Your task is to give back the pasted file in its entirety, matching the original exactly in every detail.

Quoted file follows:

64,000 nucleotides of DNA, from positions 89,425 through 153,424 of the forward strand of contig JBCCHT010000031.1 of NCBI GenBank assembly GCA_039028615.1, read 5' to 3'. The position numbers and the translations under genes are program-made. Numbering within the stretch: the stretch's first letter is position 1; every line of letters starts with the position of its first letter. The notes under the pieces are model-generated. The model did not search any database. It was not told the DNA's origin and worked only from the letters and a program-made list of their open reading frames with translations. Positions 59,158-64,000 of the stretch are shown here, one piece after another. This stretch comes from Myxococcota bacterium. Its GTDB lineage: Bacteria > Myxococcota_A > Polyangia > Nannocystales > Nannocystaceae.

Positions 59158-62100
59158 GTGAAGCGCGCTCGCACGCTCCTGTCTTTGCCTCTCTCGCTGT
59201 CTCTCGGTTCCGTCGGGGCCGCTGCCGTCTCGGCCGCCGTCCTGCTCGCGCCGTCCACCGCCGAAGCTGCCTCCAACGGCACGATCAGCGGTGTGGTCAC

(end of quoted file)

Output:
64,000 nucleotides of DNA, from positions 89,425 through 153,424 of the forward strand of contig JBCCHT010000031.1 of NCBI GenBank assembly GCA_039028615.1, read 5' to 3'. The position numbers and the translations under genes are program-made. Numbering within the stretch: the stretch's first letter is position 1; every line of letters starts with the position of its first letter. The notes under the pieces are model-generated. The model did not search any database. It was not told the DNA's origin and worked only from the letters and a program-made list of their open reading frames with translations. Positions 59,158-64,000 of the stretch are shown here, one piece after another. This stretch comes from Myxococcota bacterium. Its GTDB lineage: Bacteria > Myxococcota_A > Polyangia > Nannocystales > Nannocystaceae.

Positions 59158-62100
59158 GTGAAGCGCGCTCGCACGCTCCTGTCTTTGCCTCTCTCGCTGT
59201 CTCTCGGTTCCGTCGGGGCCGCTGCCGTCTCGGCCGCCGTCCTGCTCGCGCCGTCCACCGCCGAAGCTGCCTCCAACGGCACGATCAGCGGTGTGGTCAC